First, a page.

Varying Newton’s constant: A personal history of scalar-tensor theories
Information about a modification of Einstein’s theory of general relativity in which the gravitational constant is not a constant.
An article by Carl H. Brans
The paradoxical phrase, “Varying…constant” in the title was first used by me in my Princeton PhD thesis of 1961. There I developed a formalism making explicit modifications of Einstein’s theory introducing a scalar field variable to determine the Newtonian universal gravitational “constant,” G. These ideas were first suggested to me by R. H. Dicke motivated by ideas of Mach, Dirac, et al. He and I published the first paper on our version of this subject in 1961, although P. Jordan and his colleagues had earlier and independently developed their own version. Consequently, these theories ought properly be called “Jordan- Brans-Dicke,” (JBD), although unfortunately many papers disregard Jordan’s groundbreaking work and refer to it simply as “Brans-Dicke”. A more neutral term is “scalar-tensor theories” (ST theories).
The constant G made its first appearance in classical gravity, centuries before Einstein. In 1687, Newton published his theory of universal gravitation which unified astronomical phenomena, such as planets orbiting the sun, to our everyday experiences with weight, or gravity, on the earth. Starting with Kepler’s analysis of planetary motion, Newton used his laws of mechanics to suggest that all masses attract each other with a force proportional to the product of their masses and inversely proportional to their separation distance squared. For our purposes, the key word here is “proportional”. The statement of proportionality was the best Newton could do with the data at hand. It was only after the British scientist Henry Cavendish performed a very difficult experiment in 1798, actually measuring the extremely tiny force between known masses in the lab a known distance apart, that the first estimate of the constant of proportionality, namely G, was obtained. Today, we know that G ≈ 6.7 × 10−11 m3/kgs2 in laboratory and solar system environments. But, is G really constant, or is it a function of the matter distribution in the universe? That is the question which ultimately led to a class of theories, the so-called scalar-tensor theories, that we will survey in this article.
These theories presented the first possibly viable alternative to the standard general relativistic theory of gravity proposed by Einstein. The existence and wide spread promulgation of such theories, primarily by R. H. Dicke, beginning in the 1960’s provided experimentalists with a renewed motivation to empirically explore the validity of Einstein’s theory of gravitation. Serendipitously, this was also the era in which NASA began directly exploring the solar system. The motivation to compare Einstein’s theory against an alternative one resulted in a proliferation of solar system experiments. It turns out that, within experimental error, Einstein’s theory fared better than scalar-tensor theories, or at least restricted the theoretically undetermined constant ω contained in them to a range essentially making the ST theories indistinguishable from Einstein’s in the solar system environment. Consequently, ST theories fell into disfavor until later developments in the 1970’s and 1980’s in cosmology and superstring theory led to renewed interest in them. These are the topics we will survey in the following.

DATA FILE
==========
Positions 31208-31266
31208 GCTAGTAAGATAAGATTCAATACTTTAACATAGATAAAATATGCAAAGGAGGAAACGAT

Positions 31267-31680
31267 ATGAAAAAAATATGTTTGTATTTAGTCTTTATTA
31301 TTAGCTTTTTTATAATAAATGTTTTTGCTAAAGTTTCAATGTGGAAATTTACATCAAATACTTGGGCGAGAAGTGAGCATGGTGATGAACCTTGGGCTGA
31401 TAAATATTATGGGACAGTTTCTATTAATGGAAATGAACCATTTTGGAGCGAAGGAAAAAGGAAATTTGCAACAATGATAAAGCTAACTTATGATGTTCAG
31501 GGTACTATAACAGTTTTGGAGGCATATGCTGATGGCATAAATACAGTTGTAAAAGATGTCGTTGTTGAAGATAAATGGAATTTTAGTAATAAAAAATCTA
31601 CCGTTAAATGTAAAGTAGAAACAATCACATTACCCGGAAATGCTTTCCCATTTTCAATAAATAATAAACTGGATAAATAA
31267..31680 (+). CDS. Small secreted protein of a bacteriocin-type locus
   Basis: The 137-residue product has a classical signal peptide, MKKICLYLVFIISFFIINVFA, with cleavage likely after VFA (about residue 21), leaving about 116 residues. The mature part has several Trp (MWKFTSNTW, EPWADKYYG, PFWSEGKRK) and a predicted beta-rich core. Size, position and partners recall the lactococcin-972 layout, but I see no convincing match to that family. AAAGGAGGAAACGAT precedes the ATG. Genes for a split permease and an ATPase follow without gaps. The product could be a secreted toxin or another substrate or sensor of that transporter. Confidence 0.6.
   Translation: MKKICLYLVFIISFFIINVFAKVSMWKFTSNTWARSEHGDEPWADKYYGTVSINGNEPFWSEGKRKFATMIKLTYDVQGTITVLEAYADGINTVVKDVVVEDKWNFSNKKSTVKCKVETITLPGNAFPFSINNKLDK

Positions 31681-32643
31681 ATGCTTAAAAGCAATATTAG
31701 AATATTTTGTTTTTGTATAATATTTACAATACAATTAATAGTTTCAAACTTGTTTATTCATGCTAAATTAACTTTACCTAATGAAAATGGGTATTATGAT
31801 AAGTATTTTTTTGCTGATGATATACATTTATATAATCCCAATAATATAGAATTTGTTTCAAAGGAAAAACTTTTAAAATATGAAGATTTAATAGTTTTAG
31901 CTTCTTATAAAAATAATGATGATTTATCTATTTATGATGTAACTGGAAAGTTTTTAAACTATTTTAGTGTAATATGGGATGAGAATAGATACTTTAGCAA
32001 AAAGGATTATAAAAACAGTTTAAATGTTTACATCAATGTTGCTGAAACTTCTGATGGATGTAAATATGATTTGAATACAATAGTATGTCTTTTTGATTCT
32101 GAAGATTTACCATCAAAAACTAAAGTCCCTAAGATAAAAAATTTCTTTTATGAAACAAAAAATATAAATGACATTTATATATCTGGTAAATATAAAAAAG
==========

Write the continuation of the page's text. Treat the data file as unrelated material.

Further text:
Inertia and gravity
During the development of general relativity, Einstein was strongly influenced by the surprising parallels between what physicists call inertial forces and Newtonian gravitational forces. Unless you get dizzy easily, you can experience one particular example of an inertial force for yourself. Stand up, let your arms hang by your side, and start turning a pirouette around your body’s vertical axis. You will experience an inertial force known as “centrifugal force” pulling your arms outwards.
There is one particularly interesting point of similarity between inertial forces and the gravitational force. An inertial force such as this centrifugal force is proportional to the mass of the object being pulled. The same is true for gravity, the gravitational force that pulls an object towards Earth. This force (also called “weight”) is also proportional to the mass of the object it acts on.
Why this similarity? Could it be that, as the Austrian physicist and philosopher Ernst Mach surmised, the similarity points to a deeper connection? Could inertial forces themselves be a novel type of gravitational influence exerted by the distant fixed stars – could there be a causal relationship between all those far-away masses in the rest of the universe rotating around you and the force acting on your arms?
In fact, as early as 1912 Einstein published a paper mentioning the influence of Mach’s work on his thoughts about gravity. This was some three years before Einstein published his own theory of gravity, general relativity, which he believed conformed to Mach’s ideas about inertia and gravity. In the 1920’s, Einstein claimed that general relativity could even be used to show explicitly how the inertial forces depended on the overall mass distribution of the universe. The model universe Einstein used to demonstrate this claim was finite in size, its space the three-dimensional analogue of the surface of a sphere with radius R, and it contained matter with a total mass M. Interestingly enough, by Einstein’s argument, the relation between inertial forces and the overall mass distribution held only if there was a special relationship between M, R and Newton’s gravitational constant G, namely